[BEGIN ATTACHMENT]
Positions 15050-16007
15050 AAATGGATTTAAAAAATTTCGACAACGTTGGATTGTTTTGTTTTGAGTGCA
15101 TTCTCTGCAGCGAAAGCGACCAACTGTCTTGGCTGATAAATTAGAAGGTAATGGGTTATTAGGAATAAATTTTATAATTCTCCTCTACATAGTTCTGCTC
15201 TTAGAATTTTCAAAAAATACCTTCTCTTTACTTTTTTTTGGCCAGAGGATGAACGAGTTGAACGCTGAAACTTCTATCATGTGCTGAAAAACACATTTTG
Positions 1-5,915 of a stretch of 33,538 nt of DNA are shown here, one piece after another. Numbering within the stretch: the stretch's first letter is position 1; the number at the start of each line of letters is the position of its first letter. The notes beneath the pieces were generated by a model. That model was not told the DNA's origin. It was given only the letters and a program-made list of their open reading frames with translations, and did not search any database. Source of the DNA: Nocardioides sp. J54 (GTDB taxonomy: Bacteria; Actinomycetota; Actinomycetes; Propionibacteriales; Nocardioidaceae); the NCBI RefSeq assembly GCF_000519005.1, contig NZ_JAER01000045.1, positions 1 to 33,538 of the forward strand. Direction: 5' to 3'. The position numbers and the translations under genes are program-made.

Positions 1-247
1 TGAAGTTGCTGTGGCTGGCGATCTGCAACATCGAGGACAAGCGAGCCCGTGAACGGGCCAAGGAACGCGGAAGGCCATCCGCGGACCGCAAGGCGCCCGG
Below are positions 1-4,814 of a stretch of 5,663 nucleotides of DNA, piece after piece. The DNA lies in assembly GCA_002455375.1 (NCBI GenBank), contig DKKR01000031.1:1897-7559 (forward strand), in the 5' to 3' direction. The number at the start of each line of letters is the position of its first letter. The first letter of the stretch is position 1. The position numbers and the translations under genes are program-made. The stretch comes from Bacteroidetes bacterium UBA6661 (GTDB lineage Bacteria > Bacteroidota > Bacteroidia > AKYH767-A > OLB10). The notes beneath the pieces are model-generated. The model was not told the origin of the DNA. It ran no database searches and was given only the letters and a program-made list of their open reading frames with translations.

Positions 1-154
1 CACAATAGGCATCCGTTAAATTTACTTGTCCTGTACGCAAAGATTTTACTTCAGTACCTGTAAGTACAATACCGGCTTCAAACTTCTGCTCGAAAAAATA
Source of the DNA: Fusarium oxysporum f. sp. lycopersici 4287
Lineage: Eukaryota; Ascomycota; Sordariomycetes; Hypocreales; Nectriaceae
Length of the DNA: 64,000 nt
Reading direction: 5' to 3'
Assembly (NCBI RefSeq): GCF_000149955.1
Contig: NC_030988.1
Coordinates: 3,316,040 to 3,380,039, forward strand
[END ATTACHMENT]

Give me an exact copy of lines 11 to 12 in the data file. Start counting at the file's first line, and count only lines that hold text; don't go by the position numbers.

Source of the DNA: Fusarium oxysporum f. sp. lycopersici 4287
Lineage: Eukaryota; Ascomycota; Sordariomycetes; Hypocreales; Nectriaceae